On the Train: What the Japanese Find Rude

japanese-sleeping-style-in-trainSome aspects of rudeness are practically universal–calling someone a rude name, for example–but others vary by culture. If you hope to spend any time in Japan or you meet Japanese people, you may benefit from a quick lesson in a few things the Japanese find rude. You’ve read about a few ways to be polite to the Japanese. Not following these simple rules of etiquette may make you come across as rude. Today we’ll discuss what Japanese people find to be rude behavior on the train. (By the way, sleeping on a train isn’t considered that rude–but most people would do it on a bench instead!)

Don’t speak on your cell phone on a train. This may surprise you since the Japanese are perhaps more attached to their cell phones than even the rest of the world (and they’re a few years ahead of the rest of the world in cell phone technology). However, speaking on your cell phone in Japan is considered rude because it distracts other people. Trains are also notoriously crowded; sometimes there is barely any room to move. You would bother a lot of people to speak on your cell phone. If you must contact someone, text instead of speaking. The “don’t speak on your cell phone on a train” rule isn’t even an implied rule–most trains explicitly request this and post a message throughout the train. Incidentally, keep your voice very quiet if speaking to someone with you on the train. In general, people do not like to hear conversations on trains and often regard foreigners as loud people.

Don’t eat on the train. This is messy and rude. If possible, avoid drinking as well, but if you feel the need (which is not surprising if the train is hot and crowded), a sip of a bottled non-alcoholic beverage is okay. Just make sure not to bump anyone when you get your drink out. On the same note, don’t leave a mess of any kind on the train.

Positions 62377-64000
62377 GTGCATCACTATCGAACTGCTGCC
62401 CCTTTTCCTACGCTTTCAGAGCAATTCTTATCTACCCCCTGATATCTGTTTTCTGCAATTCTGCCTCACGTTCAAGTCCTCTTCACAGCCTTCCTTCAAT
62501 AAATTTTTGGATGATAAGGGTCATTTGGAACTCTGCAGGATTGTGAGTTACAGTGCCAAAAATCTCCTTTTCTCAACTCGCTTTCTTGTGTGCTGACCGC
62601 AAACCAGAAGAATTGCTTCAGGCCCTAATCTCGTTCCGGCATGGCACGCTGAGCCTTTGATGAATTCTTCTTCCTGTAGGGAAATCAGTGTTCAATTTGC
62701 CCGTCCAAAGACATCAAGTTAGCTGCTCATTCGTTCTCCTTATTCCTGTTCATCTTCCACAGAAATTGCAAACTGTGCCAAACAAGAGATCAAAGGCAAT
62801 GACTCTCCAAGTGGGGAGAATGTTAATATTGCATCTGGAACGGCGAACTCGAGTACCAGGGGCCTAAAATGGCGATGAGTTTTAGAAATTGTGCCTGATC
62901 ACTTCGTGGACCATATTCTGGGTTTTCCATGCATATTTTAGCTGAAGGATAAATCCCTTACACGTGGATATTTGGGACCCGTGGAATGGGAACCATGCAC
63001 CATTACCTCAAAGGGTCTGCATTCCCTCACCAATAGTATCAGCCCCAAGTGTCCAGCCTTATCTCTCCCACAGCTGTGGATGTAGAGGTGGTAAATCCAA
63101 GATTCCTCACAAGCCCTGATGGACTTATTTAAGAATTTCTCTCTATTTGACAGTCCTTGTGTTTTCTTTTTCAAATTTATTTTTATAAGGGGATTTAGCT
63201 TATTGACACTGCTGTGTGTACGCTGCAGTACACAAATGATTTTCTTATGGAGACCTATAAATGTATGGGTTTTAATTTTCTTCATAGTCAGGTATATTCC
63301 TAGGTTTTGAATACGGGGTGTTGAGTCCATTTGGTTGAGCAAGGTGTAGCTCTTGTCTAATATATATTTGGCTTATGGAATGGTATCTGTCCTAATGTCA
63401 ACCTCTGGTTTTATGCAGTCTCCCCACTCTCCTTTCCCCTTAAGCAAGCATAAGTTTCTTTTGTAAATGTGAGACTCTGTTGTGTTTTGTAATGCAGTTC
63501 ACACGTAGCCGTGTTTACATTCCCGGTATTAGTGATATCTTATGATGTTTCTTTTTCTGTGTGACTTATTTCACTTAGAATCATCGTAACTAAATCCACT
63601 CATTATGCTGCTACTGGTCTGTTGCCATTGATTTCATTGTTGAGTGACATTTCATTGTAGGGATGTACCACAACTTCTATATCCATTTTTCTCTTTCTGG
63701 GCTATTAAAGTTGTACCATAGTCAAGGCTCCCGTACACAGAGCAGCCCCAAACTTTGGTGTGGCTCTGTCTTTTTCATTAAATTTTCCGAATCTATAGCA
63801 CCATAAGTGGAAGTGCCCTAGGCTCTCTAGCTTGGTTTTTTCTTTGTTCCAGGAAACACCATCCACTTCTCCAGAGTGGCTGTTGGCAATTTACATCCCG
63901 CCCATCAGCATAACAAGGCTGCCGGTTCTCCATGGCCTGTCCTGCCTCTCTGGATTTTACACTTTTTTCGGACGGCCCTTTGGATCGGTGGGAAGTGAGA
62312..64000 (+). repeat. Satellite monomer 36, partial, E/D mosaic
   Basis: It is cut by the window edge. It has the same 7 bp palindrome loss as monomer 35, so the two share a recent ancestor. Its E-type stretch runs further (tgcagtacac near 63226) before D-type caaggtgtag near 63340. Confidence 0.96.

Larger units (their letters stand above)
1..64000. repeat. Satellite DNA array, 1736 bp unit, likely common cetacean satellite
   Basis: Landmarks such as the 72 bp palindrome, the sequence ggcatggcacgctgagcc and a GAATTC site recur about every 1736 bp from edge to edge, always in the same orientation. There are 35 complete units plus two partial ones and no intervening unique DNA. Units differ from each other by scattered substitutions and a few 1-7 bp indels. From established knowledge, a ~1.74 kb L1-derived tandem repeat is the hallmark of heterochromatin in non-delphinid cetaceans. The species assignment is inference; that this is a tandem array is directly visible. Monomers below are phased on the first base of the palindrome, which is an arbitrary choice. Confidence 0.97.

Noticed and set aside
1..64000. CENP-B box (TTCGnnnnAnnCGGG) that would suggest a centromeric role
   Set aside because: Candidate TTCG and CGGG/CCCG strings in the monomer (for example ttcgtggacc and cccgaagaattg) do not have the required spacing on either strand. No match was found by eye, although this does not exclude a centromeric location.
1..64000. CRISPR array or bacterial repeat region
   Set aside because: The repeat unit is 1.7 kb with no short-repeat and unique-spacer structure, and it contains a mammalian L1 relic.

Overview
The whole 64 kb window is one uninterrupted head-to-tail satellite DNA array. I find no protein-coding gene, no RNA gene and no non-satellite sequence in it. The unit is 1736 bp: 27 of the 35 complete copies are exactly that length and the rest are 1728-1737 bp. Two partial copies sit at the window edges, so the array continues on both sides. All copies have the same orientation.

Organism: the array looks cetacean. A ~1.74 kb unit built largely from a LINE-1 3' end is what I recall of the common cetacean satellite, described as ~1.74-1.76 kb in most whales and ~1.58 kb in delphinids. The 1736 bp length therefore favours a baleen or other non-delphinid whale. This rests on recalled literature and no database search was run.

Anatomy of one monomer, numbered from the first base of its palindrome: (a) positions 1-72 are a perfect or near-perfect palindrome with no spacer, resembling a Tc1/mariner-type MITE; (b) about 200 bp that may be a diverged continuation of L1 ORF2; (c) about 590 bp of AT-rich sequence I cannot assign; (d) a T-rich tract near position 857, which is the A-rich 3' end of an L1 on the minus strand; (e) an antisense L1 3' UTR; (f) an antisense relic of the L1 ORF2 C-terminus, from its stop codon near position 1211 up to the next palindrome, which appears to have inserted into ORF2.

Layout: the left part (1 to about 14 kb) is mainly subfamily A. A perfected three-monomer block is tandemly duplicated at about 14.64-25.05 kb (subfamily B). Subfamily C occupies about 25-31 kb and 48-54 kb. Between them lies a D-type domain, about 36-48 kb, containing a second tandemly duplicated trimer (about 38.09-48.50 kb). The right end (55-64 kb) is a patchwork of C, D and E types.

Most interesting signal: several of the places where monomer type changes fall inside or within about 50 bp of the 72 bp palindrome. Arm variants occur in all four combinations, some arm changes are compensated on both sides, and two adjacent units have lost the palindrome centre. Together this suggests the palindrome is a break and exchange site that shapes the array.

Keep your hands up in crowded trains. In extremely crowded trains, some Japanese men grope unsuspecting women and young girls who can’t identify who in the crowd touched them. To avoid accusation, honest men find it easier to hold onto railings with both hands or to clutch the railing with one hand and an object with another. This shows the women around them that they wouldn’t touch them. Most foreigners aren’t suspected of this behavior, but it doesn’t hurt to show your hands. Also, if you’re male, pay attention to “women-only” cars on some trains. These cars, as the name implies, are for women only and are a courtesy to make women feel there is less risk of sexual harassment.

Have you ever ridden on a Japanese train? Can you think of a few other rules of etiquette on the train? What do you think of the fact that women are sometimes groped on trains?

No related posts.

Tags: etiquette, japan, japanese culture, japanese customs, polite, rude